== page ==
For information about quitting tobacco use, call the Kansas Tobacco Quitline 1-800-QUIT-NOW (784-8669).
Kansas health officials are warning the public that a new product known as tobacco sticks poses some of the same health risks as other tobacco products. Parents especially need to be aware of the products, according to Janel Rose at the Barton County Health Department.
The smokeless tobacco sticks look like chocolate-covered toothpicks, but are actually coated with finely milled tobacco. They come in matchbook-size packages and are being test marketed in Kansas under the brands Marlboro and Skoal. Some Great Bend convenience stores are selling them, Rose said.
"The biggest danger of this particular product is that it will appeal to children and youth, and it will entice them to try tobacco in a different form," Rose said. "It is candy flavored, and small children could even mistake it for candy and get very sick from it."
Kansas Department of Health and Environment Secretary Dr. Robert Moser issued a warning to parents when the new product hit the streets.
"As the state’s health agency, KDHE is particularly concerned about the potential appeal of these new tobacco sticks to youth," Moser said in a news release. "The packages are so small that they could easily be concealed in a shirt or pants pocket and youth could use tobacco sticks in front of parents or teachers while appearing to have a simple toothpick in their mouth. We are also concerned about the risk of young children accidentally ingesting these products."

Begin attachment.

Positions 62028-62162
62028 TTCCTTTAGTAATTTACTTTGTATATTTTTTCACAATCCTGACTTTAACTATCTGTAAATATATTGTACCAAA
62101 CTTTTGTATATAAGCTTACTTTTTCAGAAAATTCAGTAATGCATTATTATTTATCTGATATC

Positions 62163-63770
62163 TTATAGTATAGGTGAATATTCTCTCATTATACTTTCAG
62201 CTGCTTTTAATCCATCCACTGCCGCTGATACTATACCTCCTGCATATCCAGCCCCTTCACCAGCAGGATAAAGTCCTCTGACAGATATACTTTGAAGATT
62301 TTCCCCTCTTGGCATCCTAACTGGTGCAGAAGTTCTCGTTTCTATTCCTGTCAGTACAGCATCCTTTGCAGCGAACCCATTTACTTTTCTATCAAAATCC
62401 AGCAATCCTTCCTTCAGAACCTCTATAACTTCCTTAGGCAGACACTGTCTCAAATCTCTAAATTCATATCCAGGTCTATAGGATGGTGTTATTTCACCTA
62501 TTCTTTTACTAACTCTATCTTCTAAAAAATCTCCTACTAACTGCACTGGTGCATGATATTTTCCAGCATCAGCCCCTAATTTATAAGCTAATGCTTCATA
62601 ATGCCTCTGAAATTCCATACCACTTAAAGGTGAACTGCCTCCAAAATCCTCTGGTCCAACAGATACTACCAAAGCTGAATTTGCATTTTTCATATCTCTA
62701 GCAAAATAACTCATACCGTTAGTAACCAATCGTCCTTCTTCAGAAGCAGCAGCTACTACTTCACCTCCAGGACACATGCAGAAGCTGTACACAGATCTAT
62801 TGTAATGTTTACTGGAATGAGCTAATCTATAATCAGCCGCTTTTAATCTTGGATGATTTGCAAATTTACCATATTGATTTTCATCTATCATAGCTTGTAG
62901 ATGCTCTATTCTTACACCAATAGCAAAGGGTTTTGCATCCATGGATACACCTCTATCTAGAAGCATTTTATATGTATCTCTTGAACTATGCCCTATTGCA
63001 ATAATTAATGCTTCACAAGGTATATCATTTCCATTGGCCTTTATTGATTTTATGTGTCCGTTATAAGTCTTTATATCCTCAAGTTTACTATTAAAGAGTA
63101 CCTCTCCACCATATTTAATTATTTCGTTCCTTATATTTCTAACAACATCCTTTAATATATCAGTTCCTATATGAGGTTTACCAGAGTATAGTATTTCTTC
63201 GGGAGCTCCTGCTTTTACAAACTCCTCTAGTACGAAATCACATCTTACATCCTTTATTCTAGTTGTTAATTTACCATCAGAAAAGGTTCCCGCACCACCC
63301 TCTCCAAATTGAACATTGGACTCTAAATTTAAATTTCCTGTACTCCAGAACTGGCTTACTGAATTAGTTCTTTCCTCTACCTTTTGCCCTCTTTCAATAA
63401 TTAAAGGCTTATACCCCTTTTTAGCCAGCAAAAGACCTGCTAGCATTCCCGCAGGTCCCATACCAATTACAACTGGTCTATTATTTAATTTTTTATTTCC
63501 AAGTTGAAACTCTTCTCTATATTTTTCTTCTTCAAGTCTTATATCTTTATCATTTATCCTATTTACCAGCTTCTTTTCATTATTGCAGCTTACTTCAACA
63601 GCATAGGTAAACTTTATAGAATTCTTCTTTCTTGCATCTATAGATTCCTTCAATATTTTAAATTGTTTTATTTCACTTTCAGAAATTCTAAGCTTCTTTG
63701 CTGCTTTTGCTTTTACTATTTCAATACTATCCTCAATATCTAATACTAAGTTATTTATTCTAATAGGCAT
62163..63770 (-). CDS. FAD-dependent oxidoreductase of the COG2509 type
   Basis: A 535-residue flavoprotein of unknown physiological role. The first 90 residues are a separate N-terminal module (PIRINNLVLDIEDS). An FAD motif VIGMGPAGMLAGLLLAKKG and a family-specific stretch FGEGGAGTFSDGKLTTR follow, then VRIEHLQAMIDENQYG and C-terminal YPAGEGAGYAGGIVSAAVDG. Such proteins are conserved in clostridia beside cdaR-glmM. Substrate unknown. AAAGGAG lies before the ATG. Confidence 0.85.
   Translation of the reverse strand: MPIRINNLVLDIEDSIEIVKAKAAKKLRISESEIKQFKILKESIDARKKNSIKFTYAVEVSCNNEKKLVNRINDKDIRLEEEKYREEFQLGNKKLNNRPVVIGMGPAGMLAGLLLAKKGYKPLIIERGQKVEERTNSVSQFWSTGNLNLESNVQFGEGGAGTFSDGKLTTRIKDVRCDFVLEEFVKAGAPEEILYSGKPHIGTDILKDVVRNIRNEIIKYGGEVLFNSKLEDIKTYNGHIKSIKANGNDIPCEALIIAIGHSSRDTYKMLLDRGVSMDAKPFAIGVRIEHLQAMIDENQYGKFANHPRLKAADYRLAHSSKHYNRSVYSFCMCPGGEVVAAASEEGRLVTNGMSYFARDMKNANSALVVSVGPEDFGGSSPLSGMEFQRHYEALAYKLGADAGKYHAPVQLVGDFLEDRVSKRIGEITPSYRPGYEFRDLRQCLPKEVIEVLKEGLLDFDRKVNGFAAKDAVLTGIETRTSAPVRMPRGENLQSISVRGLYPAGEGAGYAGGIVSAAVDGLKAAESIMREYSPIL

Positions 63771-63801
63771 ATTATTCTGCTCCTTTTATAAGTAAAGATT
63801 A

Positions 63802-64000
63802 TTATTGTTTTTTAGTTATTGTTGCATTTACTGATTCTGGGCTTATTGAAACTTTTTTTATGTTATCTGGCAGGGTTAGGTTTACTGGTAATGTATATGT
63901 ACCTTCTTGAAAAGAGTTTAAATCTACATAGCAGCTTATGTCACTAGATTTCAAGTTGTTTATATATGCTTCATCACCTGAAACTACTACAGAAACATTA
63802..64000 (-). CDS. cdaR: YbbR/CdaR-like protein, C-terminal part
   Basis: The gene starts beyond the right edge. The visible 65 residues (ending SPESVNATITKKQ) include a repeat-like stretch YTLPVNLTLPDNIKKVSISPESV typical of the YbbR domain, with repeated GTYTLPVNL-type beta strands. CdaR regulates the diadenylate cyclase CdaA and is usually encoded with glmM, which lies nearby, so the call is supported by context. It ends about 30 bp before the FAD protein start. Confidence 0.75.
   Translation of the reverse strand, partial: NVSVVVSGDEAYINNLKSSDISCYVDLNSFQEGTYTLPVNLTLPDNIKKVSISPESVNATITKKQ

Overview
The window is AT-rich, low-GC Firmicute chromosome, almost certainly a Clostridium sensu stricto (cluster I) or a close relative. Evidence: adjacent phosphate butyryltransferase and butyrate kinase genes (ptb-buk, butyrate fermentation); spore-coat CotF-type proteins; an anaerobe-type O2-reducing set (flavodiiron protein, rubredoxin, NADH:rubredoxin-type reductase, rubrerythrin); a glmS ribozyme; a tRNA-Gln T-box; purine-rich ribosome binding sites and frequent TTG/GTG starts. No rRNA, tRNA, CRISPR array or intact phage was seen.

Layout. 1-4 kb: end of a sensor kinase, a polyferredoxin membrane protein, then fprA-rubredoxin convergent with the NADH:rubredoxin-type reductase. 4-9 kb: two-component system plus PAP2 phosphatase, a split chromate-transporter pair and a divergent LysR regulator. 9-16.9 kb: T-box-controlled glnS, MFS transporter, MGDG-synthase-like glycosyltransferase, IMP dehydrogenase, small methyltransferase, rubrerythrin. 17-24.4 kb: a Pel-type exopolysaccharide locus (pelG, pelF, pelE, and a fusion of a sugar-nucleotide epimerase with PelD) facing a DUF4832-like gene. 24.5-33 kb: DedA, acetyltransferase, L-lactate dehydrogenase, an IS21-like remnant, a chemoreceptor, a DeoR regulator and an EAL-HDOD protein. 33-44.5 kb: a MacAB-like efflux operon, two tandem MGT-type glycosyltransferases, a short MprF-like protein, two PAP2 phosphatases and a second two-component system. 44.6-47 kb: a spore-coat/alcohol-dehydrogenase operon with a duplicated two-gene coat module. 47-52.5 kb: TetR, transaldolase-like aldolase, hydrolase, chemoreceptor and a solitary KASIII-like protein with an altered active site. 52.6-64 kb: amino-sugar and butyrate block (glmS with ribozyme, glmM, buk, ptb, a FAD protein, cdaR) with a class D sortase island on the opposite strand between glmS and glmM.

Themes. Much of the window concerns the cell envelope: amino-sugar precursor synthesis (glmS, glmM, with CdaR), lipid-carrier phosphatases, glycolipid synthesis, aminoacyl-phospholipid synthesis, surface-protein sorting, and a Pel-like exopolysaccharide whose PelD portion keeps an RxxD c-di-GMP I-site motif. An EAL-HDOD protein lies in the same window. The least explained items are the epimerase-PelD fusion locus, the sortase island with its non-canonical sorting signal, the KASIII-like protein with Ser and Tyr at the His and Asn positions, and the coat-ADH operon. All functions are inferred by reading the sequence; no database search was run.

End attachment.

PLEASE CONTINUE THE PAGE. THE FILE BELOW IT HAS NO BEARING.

The KDHE news release added that one person who tested the products claimed "they not only look like candy, they also taste like candy."
Any tobacco product may be lethal to small children, and one tobacco stick appears to deliver as much nicotine as about three cigarettes, Rose said. (This is based on a study in Pediatrics that found the product Camel Sticks had 3.1 mg of nicotine per stick.)
KDHE reports ingestion of as little as 1 mg of nicotine by a small child can produce symptoms such as nausea and vomiting. The estimated minimal lethal pediatric dose is 1 mg of nicotine per 2.2 pounds of body weight.
"Tobacco sticks are one of a group of new dissolvable candy-like tobacco products being tested in a few states," KDHE reports. "Tobacco products being tested in other states include tobacco orbs (Tic-Tac size dissolvable tobacco) and tobacco strips that look similar to breath strips."